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Science & Environment

'National Geographic' Tackles Changing Gender Norms Worldwide


The latest National Geographic magazine tackles one subject in depth. The issue is called The Gender Revolution. True to the magazine's form, it explores what cultures around the world think about being male, female or something in between and what science has to say about it. The journalist Robin Marantz Henig wrote one of these articles called "Rethinking Gender." Welcome to the program.


SHAPIRO: So the issue was about the gender revolution. And I think some listeners might be asking, what gender revolution?

HENIG: (Laughter) Well, don't you get a feeling that we are aware of it kind of? I mean, there's suddenly headlines everywhere about, you know, Caitlyn Jenner coming out as transgender, about bathroom issues. We're reading much more than we did even five years ago about transgender rights and all sorts of things about being a non-binary gender identity.

SHAPIRO: I want to get into that word non-binary because your article explores specifically whether gender is categorical - you're male, or you're female - or whether gender is a spectrum with points in between male and female. Is the answer to that question a cultural answer or a scientific answer?

HENIG: (Laughter) Well, it's a little bit of both because it's more complicated than just feeling like a male when you're identified at birth as a female. There's a lot of people who somehow identify at different points along that spectrum. And it's not one identity or the other.

SHAPIRO: Right. So I think many people are familiar with, for example, Caitlyn Jenner, who publicly said, I was born with the anatomy of a male, but I have always felt myself to be female. But what you're exploring here is something in between there, not - I was born with this biology, but I feel myself to be a different gender. Can you give us an example of what non-binary gender identity looks like?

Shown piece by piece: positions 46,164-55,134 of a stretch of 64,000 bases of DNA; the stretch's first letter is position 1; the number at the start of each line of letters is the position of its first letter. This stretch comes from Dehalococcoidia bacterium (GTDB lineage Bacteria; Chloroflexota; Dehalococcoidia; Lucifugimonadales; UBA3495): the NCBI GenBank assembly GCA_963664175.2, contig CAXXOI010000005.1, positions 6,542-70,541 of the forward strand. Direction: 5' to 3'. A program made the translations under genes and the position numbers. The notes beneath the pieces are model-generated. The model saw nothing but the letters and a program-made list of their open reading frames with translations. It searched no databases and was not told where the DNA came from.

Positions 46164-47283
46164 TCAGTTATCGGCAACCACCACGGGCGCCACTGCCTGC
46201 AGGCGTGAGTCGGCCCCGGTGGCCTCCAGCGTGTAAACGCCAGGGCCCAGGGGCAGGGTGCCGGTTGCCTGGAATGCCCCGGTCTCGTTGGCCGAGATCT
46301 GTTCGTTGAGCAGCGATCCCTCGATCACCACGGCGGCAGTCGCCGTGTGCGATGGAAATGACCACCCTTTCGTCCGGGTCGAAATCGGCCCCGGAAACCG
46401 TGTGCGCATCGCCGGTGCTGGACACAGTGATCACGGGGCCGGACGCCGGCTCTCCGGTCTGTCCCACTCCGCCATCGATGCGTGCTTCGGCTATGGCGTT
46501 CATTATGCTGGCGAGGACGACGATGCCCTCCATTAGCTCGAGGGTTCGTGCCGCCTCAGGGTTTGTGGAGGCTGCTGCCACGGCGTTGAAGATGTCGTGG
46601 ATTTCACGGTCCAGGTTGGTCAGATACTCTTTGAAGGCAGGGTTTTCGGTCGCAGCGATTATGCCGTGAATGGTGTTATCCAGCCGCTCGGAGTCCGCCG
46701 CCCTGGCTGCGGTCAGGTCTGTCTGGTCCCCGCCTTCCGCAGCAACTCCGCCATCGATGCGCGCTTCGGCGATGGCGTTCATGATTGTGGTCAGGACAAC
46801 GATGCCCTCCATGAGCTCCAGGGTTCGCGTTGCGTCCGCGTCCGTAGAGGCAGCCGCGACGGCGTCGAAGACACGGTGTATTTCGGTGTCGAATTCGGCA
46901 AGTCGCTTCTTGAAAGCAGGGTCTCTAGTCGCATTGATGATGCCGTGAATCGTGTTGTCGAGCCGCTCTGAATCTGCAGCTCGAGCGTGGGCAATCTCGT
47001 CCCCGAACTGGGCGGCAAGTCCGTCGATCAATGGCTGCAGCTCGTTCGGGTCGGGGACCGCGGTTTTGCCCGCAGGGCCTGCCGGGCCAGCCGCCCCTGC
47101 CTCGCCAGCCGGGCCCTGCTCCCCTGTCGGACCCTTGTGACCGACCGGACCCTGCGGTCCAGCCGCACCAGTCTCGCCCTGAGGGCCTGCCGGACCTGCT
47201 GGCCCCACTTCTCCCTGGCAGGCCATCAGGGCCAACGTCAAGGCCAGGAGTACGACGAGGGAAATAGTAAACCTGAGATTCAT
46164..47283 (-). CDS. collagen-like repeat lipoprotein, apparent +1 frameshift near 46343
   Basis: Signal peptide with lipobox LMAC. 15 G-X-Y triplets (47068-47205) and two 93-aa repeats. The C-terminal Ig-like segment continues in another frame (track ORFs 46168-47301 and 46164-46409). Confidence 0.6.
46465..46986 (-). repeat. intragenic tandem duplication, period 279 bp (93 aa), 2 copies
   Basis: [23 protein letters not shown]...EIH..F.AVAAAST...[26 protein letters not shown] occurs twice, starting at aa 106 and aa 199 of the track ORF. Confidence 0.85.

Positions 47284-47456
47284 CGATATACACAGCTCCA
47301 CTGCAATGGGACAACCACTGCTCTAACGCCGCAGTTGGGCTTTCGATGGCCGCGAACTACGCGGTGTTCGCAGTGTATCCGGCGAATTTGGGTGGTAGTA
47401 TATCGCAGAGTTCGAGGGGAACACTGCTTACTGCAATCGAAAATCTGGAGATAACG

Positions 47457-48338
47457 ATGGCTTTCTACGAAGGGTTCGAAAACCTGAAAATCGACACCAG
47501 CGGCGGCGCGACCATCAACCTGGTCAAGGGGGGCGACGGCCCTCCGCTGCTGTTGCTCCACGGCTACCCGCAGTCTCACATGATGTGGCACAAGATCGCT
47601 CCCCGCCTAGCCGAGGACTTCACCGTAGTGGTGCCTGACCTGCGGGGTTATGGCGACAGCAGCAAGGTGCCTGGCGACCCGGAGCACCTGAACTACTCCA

HENIG: The teenager who I follow all the way through is somebody I call E, who was identified at birth as a girl and was still calling herself female and using female pronouns when I met her when she was 14. And over the course of just a few months, she managed to transform what was feeling right. You know, when I first met her, she still pictured herself as an adult with a beard and who didn't menstruate and who didn't have breasts and who looked kind of like a guy. And she looked like a guy but a childish kind of guy.

By the time I was finished talking to E, it turned out that E was now using the pronoun they. And they were pretty sure that they were going to start taking testosterone and actually continue a transition into a male, even though, when I first met E, they were feeling like male wasn't exactly right, either.

SHAPIRO: You do write about cultures where people who are neither male nor female have long been accepted. Generally, it's not a huge spectrum that is accepted but a specific category that is neither male nor female. Can you give me one example?

HENIG: Right. Well, I went out to Samoa, where there is this third gender category known as fa'afafine. These are people who are born with male anatomy. And yet pretty early on, generally, they are identified as something that's not really exactly male or exactly female. And so they're allowed this third gender where they grow up to continue to have their male anatomy. And yet they behave socially, culturally and sexually as females. It's this interesting intermediate category that does seem to exist in pockets around the world.

SHAPIRO: What did you learn about the scientific basis for understanding gender as a spectrum?

HENIG: That was tricky. They don't actually know why it is that some people end up having a gender identity that doesn't conform with their physiology and their anatomy or their chromosomes.

SHAPIRO: I could imagine somebody listening to this conversation saying, oh, that's just somebody's whims, their feelings on any given day. They don't actually have any biological, scientific difference. They just are impetuous and impulsive and decide one day they want to be a boy and one day they want to be a girl. Having spent so much time with people who don't identify strictly as one gender or the other, did you have that sense at all?

HENIG: Well, I did talk to some people who had that criticism and who thought that if you didn't sort of allow children who say, I feel like a girl - if you didn't like them to live like a girl, they would turn out to just be boys who were variant in their gender expression. But there are also people who are very careful about who they say really is gender variant in one way or another.

And these are people who are consistent and persistent and insistent - those are the three words they use - in saying that, yes, I really am not the gender you have identified me as. I mean, this is a really essential part of who they are. And if you fight them, you'll end up with a great deal of damage to that child.

SHAPIRO: Robin Marantz Henig, thanks so much.

HENIG: Thank you, Ari.

SHAPIRO: Robin Marantz Henig wrote the article "Rethinking Gender" for the special issue of National Geographic that explores the gender revolution.